James Scott was a naval architect born in Glasgow, Scotland in 1859. In 1873, at the age of 14, James spent 12 years working in the mould loft of John Elder of Fairfield, Govan before coming out to Australia in 1885. Descendents of the Scott family claim that James was approached by Allen Arthur Taylor (timber merchant, ship-owner, politician and chairman of the Illawarra & South Coast Steam Navigation Co Ltd and the North Coast Steam Navigation Co Ltd) offering to subsidise his fare. This would explain James' subsequent involvement with the North Coast Company.
James married Jane Bell and had five children, two of whom died young. On arriving in Australia they resided at Rowntree Street, Balmain but later made Hunters Hill their long-term abode. Records show that for 12 years James worked at Cockatoo Island with William McDonald and for some time also, Sam Hayes, at the Fitzroy Dock.
James Scott became foreman shipwright of the North Coast Steam Navigation Co Ltd where he is reputed to have designed 32 ships for them (he is attested to have designed 60 throughout his entire career). Some of these vessels included the 'Nerong', 'Wollongbar II', 'Kulgoa', 'Wauchope' and the 'Nambucca'. Some of James Scott's best known creations, however, are the two 'Lady' ferries (the 'Lady Manning' and 'Lady Hampden'), which were designed by Walter Reeks and epitomised the double-ended ferry style which was to become standardised in all ferry designs from 1892 on.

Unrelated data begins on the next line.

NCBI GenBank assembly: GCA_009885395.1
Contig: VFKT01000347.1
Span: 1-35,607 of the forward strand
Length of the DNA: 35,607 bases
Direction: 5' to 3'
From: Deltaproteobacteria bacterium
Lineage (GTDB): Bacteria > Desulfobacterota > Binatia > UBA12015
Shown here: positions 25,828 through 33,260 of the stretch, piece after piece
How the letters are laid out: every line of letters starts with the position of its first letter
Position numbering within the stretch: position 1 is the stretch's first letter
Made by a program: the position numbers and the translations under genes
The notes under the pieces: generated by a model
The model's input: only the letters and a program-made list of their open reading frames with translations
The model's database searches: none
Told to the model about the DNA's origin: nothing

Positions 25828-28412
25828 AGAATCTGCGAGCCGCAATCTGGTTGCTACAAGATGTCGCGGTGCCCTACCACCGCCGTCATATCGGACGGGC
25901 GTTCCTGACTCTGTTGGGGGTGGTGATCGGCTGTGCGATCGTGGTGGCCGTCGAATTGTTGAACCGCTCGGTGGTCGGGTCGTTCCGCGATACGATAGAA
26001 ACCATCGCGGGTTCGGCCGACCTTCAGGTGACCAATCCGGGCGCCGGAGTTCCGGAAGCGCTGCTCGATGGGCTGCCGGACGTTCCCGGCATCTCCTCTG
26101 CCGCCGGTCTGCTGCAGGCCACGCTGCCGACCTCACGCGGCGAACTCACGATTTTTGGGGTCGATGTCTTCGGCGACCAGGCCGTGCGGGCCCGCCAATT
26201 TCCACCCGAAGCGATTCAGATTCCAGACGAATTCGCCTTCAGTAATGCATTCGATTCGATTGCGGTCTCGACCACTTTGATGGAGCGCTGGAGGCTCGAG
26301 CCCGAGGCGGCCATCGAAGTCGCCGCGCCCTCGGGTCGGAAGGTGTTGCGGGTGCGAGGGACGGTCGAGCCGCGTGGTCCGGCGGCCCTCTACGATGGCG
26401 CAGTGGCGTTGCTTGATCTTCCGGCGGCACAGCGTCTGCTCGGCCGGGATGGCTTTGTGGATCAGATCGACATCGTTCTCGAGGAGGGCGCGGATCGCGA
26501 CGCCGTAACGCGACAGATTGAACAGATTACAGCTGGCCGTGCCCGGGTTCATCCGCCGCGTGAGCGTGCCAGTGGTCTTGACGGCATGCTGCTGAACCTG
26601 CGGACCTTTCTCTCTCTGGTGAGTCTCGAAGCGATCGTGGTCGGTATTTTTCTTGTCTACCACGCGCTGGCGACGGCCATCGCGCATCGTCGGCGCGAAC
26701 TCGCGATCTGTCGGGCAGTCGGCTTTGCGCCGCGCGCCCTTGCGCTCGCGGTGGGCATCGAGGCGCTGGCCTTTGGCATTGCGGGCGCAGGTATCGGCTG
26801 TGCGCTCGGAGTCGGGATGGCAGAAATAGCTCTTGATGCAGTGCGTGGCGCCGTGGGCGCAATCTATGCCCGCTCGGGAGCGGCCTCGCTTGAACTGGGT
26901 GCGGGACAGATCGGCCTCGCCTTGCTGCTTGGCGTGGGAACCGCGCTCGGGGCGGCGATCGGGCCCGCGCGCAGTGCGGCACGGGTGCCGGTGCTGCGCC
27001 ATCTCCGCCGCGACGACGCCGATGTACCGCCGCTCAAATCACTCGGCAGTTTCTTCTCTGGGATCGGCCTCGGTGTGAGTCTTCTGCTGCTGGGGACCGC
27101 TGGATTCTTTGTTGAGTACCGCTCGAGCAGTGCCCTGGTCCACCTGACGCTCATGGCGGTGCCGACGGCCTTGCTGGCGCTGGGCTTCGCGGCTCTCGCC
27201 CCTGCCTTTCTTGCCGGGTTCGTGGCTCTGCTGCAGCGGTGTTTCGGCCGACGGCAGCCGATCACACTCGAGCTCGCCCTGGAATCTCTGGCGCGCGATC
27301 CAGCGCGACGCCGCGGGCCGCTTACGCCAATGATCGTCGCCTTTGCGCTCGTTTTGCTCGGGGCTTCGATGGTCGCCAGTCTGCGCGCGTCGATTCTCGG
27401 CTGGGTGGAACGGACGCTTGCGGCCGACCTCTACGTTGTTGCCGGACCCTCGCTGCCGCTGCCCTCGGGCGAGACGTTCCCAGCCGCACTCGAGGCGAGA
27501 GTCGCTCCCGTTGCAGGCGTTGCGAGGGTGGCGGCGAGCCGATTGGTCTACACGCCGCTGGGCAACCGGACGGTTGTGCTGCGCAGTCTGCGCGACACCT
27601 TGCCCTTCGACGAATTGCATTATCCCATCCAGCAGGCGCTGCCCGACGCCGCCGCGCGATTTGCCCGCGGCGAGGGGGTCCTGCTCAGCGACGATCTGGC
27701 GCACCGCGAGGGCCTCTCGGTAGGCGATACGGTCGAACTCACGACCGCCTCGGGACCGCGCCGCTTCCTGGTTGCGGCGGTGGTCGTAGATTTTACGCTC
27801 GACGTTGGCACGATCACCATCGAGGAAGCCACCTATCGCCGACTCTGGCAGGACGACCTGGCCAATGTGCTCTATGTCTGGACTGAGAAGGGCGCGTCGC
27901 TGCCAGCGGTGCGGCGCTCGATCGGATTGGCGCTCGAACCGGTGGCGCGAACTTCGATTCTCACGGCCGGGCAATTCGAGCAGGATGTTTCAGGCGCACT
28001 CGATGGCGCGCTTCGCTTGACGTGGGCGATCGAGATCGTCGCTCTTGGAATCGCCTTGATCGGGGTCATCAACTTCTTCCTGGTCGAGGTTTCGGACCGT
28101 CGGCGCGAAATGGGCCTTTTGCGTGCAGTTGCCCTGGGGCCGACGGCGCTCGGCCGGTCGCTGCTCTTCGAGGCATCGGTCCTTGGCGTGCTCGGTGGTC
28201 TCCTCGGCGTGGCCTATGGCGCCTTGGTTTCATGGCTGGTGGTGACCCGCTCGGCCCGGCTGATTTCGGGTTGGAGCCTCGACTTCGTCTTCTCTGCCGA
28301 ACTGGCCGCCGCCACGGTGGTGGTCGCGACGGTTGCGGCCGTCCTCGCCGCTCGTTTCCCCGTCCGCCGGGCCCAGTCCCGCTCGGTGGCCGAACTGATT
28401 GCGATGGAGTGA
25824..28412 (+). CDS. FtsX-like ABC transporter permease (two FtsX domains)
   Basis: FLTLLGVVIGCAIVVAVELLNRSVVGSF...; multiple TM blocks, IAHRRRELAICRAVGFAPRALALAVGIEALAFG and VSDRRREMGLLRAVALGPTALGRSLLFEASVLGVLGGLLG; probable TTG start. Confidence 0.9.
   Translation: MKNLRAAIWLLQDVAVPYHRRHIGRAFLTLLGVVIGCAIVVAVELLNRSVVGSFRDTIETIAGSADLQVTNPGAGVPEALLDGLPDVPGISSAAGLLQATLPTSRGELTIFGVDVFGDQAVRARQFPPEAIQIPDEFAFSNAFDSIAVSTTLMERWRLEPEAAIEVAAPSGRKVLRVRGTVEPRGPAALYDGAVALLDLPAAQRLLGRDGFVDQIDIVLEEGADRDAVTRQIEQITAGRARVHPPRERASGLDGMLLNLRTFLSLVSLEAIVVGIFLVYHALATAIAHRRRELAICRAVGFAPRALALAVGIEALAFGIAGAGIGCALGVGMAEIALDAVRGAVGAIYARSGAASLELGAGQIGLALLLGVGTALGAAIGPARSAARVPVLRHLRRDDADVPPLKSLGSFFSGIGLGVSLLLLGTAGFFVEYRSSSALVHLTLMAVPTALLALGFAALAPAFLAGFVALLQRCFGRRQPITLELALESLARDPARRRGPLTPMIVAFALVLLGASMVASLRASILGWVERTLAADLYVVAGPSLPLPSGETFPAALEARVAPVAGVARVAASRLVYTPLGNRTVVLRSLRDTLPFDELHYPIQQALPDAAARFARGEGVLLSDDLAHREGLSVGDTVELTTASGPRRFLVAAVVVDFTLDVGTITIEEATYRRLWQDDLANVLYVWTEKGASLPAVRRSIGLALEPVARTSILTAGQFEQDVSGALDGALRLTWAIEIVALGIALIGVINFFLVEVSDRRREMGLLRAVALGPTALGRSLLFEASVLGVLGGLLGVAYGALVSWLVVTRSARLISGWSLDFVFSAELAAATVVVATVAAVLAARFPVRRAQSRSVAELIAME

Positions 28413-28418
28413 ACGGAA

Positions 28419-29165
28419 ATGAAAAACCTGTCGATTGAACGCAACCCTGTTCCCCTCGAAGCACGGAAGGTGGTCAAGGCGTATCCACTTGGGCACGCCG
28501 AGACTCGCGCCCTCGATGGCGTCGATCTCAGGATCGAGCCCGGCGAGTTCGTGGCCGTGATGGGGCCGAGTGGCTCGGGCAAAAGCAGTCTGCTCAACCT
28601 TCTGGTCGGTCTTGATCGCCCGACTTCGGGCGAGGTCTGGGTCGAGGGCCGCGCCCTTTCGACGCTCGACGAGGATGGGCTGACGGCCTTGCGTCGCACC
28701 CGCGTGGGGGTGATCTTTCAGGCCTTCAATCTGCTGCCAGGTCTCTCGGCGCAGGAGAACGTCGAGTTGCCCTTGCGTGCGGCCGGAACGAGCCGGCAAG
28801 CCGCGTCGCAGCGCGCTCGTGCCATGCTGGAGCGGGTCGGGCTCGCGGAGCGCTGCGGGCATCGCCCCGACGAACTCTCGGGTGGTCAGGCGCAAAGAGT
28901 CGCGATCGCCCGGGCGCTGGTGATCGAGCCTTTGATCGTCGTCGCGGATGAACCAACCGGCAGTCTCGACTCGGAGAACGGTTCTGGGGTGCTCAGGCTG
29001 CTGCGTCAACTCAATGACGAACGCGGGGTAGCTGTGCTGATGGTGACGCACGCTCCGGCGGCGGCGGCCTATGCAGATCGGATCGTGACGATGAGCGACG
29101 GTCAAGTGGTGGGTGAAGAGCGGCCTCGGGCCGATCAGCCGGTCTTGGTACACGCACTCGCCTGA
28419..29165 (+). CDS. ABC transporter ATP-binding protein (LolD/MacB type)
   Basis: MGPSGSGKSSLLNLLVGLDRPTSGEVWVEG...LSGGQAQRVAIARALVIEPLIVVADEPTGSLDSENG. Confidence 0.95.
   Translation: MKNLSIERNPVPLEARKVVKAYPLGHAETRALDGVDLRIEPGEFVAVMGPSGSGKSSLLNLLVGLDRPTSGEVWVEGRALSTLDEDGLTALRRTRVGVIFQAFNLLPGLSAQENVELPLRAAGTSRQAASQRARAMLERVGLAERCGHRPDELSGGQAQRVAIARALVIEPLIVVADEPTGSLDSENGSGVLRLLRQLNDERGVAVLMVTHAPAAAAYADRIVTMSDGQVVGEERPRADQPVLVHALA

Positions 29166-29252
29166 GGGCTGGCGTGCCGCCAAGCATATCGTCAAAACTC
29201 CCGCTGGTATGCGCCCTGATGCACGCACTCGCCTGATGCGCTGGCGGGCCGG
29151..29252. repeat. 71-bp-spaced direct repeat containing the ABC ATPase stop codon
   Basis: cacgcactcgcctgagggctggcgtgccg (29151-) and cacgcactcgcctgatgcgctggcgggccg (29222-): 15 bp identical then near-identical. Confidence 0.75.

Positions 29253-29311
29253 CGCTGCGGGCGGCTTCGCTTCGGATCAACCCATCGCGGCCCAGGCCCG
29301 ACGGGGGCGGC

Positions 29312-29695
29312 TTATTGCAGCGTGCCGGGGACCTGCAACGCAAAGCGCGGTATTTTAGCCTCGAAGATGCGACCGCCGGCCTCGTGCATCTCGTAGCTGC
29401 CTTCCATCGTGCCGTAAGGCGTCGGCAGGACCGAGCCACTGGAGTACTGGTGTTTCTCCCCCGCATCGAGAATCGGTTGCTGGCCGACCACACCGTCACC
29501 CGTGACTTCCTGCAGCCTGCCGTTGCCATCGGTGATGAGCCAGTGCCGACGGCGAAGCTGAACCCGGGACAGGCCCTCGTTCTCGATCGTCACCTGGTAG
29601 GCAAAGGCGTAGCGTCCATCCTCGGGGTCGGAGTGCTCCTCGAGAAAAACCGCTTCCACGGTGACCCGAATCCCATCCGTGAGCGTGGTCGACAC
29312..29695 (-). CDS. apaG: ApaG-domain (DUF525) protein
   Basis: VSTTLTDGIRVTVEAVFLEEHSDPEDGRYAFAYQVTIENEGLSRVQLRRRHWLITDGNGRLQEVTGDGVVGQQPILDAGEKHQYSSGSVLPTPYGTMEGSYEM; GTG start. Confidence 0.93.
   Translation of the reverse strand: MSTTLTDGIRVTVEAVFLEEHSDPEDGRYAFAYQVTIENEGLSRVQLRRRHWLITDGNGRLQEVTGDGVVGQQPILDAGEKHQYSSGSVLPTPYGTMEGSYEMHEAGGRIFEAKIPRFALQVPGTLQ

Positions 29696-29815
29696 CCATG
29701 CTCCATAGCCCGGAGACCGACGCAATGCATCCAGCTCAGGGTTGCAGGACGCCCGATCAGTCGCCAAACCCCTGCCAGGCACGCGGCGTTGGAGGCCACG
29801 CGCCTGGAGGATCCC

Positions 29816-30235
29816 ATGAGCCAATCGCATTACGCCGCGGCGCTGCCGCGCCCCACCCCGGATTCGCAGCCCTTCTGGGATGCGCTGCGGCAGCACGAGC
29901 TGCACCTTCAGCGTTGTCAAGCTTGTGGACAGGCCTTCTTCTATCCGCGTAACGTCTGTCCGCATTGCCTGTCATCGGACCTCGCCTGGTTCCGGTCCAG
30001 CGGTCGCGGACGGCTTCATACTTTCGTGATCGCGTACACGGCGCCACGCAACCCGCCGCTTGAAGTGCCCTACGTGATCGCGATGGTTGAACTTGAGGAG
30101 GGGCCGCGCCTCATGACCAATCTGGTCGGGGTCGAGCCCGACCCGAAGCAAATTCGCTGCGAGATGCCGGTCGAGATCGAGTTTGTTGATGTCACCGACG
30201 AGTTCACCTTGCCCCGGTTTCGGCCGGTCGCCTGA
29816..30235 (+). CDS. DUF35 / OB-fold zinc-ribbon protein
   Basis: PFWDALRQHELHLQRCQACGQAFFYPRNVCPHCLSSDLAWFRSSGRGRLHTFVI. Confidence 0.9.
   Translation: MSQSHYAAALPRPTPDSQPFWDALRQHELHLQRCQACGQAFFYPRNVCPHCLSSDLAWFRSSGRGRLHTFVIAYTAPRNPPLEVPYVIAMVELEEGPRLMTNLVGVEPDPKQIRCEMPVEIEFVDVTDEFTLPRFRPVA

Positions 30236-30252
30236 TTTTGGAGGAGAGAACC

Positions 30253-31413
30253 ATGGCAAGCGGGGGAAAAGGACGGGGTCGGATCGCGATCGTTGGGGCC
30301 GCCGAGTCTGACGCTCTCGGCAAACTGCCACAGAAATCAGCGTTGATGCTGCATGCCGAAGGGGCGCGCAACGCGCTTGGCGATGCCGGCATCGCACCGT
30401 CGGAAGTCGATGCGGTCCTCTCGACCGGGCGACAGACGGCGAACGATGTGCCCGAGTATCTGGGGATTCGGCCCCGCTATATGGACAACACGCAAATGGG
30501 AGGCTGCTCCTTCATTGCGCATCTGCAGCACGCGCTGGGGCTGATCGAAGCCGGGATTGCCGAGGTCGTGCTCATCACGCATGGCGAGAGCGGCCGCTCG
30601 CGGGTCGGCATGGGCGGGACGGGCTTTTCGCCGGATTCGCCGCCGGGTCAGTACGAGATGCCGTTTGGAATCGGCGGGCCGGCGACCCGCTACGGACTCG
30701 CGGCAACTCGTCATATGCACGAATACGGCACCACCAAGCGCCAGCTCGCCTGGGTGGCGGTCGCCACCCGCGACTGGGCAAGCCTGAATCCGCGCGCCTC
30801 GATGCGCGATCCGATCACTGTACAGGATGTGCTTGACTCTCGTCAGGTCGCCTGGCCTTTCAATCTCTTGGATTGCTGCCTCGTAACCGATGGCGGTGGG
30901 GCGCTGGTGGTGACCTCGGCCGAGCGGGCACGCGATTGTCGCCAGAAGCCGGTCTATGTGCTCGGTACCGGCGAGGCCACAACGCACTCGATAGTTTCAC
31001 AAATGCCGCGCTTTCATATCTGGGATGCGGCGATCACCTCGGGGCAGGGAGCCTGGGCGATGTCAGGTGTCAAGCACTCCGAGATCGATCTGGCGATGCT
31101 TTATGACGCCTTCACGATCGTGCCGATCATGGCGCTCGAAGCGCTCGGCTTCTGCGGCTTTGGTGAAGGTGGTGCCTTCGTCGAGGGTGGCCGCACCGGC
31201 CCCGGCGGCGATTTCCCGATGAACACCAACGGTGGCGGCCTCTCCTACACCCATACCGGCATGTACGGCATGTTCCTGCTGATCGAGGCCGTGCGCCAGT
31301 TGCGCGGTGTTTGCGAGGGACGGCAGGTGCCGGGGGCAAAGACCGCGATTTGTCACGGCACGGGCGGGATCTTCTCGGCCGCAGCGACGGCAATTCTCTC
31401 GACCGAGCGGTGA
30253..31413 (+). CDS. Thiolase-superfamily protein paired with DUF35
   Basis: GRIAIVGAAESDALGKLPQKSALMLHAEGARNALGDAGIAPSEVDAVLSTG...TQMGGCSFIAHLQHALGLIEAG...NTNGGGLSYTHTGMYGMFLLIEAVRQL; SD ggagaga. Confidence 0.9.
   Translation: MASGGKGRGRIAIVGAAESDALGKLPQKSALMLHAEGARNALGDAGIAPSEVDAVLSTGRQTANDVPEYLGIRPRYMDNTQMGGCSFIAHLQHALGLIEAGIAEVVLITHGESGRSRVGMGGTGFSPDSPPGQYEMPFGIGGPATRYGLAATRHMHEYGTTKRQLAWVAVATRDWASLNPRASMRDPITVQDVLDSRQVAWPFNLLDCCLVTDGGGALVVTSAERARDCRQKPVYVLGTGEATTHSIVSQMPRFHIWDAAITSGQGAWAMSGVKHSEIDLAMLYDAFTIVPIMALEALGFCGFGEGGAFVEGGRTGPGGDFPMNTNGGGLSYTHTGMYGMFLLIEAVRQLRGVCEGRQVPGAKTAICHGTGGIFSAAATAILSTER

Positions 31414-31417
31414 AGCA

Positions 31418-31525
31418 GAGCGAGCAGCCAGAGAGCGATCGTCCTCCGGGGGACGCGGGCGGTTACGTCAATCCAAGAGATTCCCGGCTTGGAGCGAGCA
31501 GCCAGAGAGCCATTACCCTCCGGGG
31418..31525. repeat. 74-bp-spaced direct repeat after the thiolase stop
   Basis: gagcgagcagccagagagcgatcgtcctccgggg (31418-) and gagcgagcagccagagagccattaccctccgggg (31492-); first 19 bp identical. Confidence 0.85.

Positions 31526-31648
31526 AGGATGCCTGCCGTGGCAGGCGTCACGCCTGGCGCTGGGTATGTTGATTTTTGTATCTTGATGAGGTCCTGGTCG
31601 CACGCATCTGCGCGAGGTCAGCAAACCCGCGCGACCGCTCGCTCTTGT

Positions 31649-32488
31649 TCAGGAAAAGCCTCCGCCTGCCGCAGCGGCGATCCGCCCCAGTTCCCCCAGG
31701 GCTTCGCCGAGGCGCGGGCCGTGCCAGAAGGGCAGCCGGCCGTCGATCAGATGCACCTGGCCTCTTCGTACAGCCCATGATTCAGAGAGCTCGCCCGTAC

Identifiable characteristics of James Scott models include the use of Australian red cedar in the backing boards (or straight grain Oregon for North Coast models), black painted sections denoting the water line and flaring at the propeller shafts.
James Scott continued to design naval vessels, even at the age of 78 where he prepared plans for the 'Moruya'. He died in 1942.
The production of this particular model is unusual in that it shows the configuration of the rudder and propeller back to front. It is unknown if this configuration was also used in the full-scale version.
The SS 'Lady Hampden' ferry was commissioned for ownership and use by the Balmain New Ferry Company.
The Balmain New Ferry Company can be traced back to 1842 when Henry Perdriau established a Sydney ferry service to the city of Sydney (the Balmain Ferry Fleet). This company operated until 1882 at which time it was sold to the Balmain Steam Ferry Company. For 10 years the company operated uninterrupted until a rival group, the Balmain New Ferry Company was formed in 1892 to offer more competitive fares for passengers (one penny instead of three pence). The Balmain New Ferry Company bought out the Balmain Steam Ferry Company in 1900 and in 1906 also bought the Hunters Hill and Lane Cove Ferry Company from Jules Joubert. In 1917, the Balmain New Ferry Company was taken over by Sydney Ferries Ltd. The Balmain ferry service, however, is still in operation today and is the only south shore ferry service which has been able to continue uninterrupted.
The 'Lady Hampden' steamed Sydney Harbour and the Parramatta River from 1897 (when it was registered in Sydney) to 1943 (when it was sunk while being used as a naval target). It could carry up to 636 passengers at a time and especially helped to play an important role in the growth and development of the Balmain area.
This particular ship model was donated to the Museum by the State Transit Sydney Ferries in 1995.